The persistent drought, which has been afflicting California since 2012, has continued to grasp the state harder in its clutches. As no real relief looks to come to the Golden State anytime soon, government officials as of April 2015, have pushed for mandatory water restrictions for the first time in California’s history. The plan is designed to reduce statewide water-usage by 25 percent, which may seem like a daunting or even unrealistic task, but with a few changes it can be achieved by anyone willing to participate.
Whether you’re in California or anywhere in the world, water conservation is always a good idea. Here are some tips on how you can cut your water use in and outdoors.
It’s always hard to make personal sacrifices, but with the drought looming through its fourth consecutive year, it is finally time to look into making some lifestyle changes. Conserving water indoors can be extremely easy and will not only save water, but also save you money.
Don’t let water run
- Most faucets release 1-to-2 gallons of water per minute. Don’t let that precious resource go to waste!
- When brushing those pearly whites, only turn the water on to wet your brush or rinse your teeth.
- Guys, when shaving your face, don’t leave the water running while lathering up and only turn on the faucet to rinse the blade between strokes.
- If you must let the water run, collect it in a bowl or bucket and find a way to reuse it for something else!
Manage your time when taking showers
- Showerheads on average release water at a rate ranging from 2 to 4 gallons per minute!
- Try to cut your time in the shower in half using a portable timer (5-7 minutes max!)
- Only run full loads when doing laundry or using a dishwasher. Each laundry load can use anywhere from 20-to-40 gallons of water, so run loads sparingly.
- Select the lighter dishwashing cycle, such as “Quick Clean,” for less-soiled dish loads.
Don’t unnecessarily flush away much-needed water
- Each toilet flush uses on average 3 gallons of water! It may sound yucky, but there’s truth to the saying “if it`s yellow let it mellow.” Try flushing every other time you use the toilet.
- Check for leaks! Leaking facets and toilets can waste up to 200 gallons every day If the drought isn`t enough reason for you to stop the leak, think about the money you`ll save!
- Speaking of money, if you can, think about upgrading indoor appliances to a greener equivalent. Water-efficient appliances such as dishwashers, washing machines, and toilets can save anywhere from 3-to-19 gallons of water per use. There are also water-efficient low-flow shower heads and faucets available that can save you another 3 gallons of water a day.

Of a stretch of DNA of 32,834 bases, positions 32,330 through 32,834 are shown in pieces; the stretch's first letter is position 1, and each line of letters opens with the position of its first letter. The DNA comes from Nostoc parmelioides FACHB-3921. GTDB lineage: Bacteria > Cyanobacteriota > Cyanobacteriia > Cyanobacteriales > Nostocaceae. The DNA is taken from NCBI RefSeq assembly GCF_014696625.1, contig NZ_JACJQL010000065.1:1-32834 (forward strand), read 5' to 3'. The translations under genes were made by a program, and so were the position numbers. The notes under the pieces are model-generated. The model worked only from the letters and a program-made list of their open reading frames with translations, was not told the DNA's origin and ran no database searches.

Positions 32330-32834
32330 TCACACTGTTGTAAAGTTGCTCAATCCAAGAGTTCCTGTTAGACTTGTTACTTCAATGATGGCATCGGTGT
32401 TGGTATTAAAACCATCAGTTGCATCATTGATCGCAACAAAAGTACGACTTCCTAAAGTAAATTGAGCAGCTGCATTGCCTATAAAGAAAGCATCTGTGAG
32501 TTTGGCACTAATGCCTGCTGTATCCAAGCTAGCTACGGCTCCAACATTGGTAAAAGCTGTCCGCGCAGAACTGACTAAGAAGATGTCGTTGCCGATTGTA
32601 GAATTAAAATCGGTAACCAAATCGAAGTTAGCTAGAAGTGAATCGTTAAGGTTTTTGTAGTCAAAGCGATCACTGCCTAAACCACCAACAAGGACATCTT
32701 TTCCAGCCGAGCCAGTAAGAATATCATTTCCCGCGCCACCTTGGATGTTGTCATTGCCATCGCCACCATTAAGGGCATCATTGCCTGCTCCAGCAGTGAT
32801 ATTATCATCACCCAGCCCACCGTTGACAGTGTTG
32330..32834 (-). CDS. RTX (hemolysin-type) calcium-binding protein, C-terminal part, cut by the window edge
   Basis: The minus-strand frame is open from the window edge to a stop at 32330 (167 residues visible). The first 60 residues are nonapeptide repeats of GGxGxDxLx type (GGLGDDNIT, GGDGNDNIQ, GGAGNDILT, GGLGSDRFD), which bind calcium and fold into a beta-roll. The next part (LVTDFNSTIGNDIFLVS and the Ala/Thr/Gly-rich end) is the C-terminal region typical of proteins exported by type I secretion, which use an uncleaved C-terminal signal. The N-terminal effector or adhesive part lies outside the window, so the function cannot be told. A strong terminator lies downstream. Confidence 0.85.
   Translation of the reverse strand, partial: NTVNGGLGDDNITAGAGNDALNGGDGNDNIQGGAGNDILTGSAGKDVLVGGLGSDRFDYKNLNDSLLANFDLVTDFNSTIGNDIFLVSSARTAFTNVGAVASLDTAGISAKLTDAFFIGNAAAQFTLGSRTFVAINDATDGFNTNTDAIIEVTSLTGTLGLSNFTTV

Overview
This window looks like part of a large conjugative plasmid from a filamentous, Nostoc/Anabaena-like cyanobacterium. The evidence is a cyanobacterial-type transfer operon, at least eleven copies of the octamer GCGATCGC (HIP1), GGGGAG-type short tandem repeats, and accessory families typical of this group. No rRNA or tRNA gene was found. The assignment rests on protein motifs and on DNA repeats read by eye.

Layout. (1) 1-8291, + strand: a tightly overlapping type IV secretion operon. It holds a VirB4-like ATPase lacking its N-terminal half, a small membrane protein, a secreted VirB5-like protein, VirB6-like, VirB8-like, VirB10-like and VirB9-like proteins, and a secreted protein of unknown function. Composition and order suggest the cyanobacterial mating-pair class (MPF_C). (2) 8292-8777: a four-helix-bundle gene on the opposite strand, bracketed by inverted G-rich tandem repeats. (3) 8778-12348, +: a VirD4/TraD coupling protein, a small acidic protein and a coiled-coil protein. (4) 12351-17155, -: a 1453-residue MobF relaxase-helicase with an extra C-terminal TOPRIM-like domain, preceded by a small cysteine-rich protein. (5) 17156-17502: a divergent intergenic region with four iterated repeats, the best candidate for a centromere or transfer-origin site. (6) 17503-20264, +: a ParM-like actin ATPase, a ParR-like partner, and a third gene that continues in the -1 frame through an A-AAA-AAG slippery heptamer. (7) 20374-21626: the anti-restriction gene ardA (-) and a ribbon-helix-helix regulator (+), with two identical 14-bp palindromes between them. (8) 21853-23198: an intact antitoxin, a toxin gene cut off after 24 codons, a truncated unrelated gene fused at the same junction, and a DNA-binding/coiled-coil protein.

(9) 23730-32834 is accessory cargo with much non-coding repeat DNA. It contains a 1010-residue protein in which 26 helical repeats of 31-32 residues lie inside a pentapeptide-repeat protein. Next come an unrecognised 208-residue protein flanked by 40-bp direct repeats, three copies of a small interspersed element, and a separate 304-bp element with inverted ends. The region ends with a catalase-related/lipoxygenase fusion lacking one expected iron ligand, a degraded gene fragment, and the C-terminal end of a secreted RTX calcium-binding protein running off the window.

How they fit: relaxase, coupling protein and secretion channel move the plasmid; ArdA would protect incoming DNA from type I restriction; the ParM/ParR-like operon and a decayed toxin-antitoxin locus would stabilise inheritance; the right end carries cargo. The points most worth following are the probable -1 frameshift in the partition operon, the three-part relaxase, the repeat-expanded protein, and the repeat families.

- In California, outdoor watering makes up approximately 50-70 percent of a household’s water use. This amount can be greatly reduced with just a little bit of elbow grease.
- Adjust sprinklers to water plants, not driveways! Up to 15 gallons of water is typically wasted on pavement.
- Install a “smart” irrigation control system / drip-irrigation system. These can save up to 15 gallons of water per use and will help make sure the water you are using will not be wasted.
- Use mulch on the soil surface. This helps reduce evaporation and keeps the soil cool under the blazing sun.
- Water plants early in the morning. Watering plants in the morning will reduce the amount that gets evaporated by the sun, allowing plants to take in the moisture you’re giving them.
- Install rain barrels at the bottom of your gutters. This very easy and effective solution uses any water-tight container to catch and store whatever rain you do receive. For every inch of rain on a 500 square feet of roof, you can collect about 300 gallons of water!
- Consider modifying your home’s landscape. Think about planting drought-tolerate plants that do not require much water to thrive. Another alternative is to consider hardscape options that would require you to use less water outdoors. Options can range from patios to decorative walkways.
Whether the drought is affecting you or not, water is a valuable natural commodity and should not be taken for granted — no matter where you live. Think outside the box and be willing to treat water as a valuable resource.
We wish to thank WeatherBug Meteorologist Timothy Barnes for this story!